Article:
Your 3D Photo is Nothing New


I’m blogging from a hidden part of the Museum of Fine Arts Boston, the underground Giza Archives office.  Sitting around the table is a lot of Giza expertise and passion:  Peter Manuelian, Rus Gant, Jean-Pierre Houdin, two Egyptologist PhD students finishing their dissertations (Nick Picardo and Rachel Aronin), plus the Dassault Systèmes Giza 3D team (Karine, Emmanuel, Fabien, Pierre and Mehdi).  I wish you were here to eavesdrop on the conversation.  And pinch me.

We’ve been going nonstop since landing in Boston, so if I’m going to publish a post, it’s got to be during this meeting.  I may slip in some quotes in between this article so we don’t miss anything going on in parallel.


“So how many priests do you think were in the pyramid on the funeral day?” Peter

Ok I’m going to try to double dip the meeting and blog about today’s topic:  3D Photography.

This morning we went to Harvard’s geology department facilities to test some pretty special content on their immersive curved stereoscopic screen.  Three-dimensional photos of the Giza plateau may not seem exotic to you.  But what if I told you they are photos that were taken over 100 years ago!  In 3D.  Over 100 years ago!

Rus, who has been practicing 3D photography since the 1950s, explained to us that the history of 3D photography began in the 1840s, only a few months after the invention of 2D photography.  The concept of three-dimensional images precedes the invention of 3D photography by 30 years during Napoleon’s time.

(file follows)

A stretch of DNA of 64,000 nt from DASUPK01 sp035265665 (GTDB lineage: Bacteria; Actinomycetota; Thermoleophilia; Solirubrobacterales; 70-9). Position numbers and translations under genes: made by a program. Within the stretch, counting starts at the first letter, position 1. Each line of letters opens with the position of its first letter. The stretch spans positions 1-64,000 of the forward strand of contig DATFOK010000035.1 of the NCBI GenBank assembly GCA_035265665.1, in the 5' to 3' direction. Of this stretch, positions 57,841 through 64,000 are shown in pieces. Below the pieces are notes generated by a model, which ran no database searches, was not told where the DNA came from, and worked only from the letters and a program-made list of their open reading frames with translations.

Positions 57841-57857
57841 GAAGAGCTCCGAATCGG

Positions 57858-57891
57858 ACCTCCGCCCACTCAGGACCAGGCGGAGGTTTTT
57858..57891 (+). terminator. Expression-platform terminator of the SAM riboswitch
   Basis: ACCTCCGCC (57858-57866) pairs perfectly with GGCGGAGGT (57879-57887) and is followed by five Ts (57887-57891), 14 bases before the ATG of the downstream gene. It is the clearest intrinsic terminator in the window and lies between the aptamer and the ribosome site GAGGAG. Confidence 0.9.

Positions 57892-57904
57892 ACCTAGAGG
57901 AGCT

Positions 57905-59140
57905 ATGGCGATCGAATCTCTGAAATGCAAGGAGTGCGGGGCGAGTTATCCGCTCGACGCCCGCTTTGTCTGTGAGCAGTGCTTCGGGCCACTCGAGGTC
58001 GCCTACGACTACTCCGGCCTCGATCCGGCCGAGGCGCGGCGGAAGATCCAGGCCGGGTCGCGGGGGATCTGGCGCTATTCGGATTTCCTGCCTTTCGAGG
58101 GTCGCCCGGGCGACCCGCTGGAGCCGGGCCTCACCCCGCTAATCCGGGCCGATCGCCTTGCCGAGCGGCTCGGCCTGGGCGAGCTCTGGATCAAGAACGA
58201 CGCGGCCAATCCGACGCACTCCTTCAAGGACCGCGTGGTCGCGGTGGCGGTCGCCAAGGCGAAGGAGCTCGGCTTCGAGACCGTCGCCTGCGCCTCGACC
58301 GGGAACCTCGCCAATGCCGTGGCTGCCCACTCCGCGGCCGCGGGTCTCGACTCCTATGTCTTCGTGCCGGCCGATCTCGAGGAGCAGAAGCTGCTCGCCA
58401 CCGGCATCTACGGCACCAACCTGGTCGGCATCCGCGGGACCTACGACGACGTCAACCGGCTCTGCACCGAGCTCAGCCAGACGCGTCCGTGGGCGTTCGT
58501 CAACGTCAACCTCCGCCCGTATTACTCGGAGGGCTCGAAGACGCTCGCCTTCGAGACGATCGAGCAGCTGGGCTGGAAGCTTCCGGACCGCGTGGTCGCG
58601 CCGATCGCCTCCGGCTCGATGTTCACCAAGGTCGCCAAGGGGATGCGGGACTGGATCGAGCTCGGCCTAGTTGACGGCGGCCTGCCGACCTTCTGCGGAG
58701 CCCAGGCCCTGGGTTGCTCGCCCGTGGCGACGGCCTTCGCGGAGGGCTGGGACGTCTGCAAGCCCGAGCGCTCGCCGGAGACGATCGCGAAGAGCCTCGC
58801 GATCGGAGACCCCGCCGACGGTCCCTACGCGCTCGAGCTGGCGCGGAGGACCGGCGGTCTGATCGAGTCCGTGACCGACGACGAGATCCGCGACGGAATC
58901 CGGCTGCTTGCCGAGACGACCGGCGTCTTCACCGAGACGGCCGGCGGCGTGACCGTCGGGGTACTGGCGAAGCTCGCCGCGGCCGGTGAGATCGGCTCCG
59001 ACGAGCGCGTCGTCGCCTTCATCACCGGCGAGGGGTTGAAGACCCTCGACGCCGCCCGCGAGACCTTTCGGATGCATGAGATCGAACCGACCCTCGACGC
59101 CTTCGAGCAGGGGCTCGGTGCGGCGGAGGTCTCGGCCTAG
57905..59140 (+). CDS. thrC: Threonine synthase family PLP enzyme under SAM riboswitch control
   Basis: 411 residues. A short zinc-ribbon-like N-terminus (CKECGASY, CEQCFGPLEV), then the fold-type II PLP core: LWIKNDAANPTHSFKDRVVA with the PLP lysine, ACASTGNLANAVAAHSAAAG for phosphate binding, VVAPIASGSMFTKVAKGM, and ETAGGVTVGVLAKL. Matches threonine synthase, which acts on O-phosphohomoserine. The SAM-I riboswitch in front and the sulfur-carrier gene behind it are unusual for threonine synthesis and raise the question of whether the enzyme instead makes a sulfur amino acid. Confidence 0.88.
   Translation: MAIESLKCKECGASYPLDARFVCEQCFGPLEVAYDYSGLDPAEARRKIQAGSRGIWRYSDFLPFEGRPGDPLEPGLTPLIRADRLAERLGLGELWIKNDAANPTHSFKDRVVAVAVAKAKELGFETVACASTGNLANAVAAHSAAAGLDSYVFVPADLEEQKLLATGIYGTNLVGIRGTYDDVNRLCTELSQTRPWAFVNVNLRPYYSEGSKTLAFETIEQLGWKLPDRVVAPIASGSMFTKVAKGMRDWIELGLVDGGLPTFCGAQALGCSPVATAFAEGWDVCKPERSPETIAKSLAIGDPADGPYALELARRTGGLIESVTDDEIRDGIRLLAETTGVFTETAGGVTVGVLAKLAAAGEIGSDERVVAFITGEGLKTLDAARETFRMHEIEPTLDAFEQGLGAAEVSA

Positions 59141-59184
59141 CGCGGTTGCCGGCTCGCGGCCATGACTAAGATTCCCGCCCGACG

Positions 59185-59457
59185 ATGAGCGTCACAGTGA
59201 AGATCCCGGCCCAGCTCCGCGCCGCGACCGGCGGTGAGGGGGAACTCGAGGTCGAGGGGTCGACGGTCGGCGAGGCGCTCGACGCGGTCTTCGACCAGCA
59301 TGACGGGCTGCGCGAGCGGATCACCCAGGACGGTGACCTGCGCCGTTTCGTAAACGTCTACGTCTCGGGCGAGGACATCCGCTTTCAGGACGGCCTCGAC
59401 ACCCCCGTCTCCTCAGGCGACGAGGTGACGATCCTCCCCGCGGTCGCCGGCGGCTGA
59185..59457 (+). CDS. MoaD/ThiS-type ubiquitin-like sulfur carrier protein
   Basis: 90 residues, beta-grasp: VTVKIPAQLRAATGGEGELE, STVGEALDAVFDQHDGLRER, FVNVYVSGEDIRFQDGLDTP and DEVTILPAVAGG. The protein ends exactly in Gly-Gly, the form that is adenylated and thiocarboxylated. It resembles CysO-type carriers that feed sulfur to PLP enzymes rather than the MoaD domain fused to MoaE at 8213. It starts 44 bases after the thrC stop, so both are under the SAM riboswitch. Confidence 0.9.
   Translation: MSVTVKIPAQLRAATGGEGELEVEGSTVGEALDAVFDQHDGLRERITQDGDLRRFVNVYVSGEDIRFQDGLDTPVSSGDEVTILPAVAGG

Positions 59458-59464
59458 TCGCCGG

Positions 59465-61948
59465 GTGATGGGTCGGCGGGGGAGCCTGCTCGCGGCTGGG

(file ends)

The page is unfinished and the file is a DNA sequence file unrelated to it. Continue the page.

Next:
So you think you’re cutting edge with your new 3D camera or TV?  NOT!

What drove the 3D photography industry back in the day was what Rus called Parlor Tourism.  Imagine you’re a wealthy society lady and have the opportunity to invite your tea time buddies over for a special 3D photography viewing of The Great Pyramids.  Oh my, how exotic, Evelyn! 

stereo camera

 Between the years 1840 and 1910, MILLIONS of these 3D photos were taken.  Rus, who’s in charge of the The Giza Archives Project’s visualization and technological elements, is starting by looking through a mere thousand.  And this morning we saw his top picks.

What makes a top pick and why is this relevant to Giza 3D?  Giza changes all the time.  There are many mysteries that remain to be solved.  And clues from the past, whether they are the position of rocks, or passage ways that have since been covered by modern construction, are new elements to the Giza puzzle. 

Now imagine going to Giza and taking the same 1840-1910 three-dimensional photographs . . . from the exact same places and angles.  And then imagine merging the old with the new so you can see the evolution in an artistic historic mash-up. 

I won’t go on because there’s a lot more to say.  Stay tuned for another episode soon.  

“There is something very strange also.” Jean-Pierre Houdin

I will say that I’m now ready to go back to school.  Yah think Hahvahd would accept me?  Egypt is calling . . .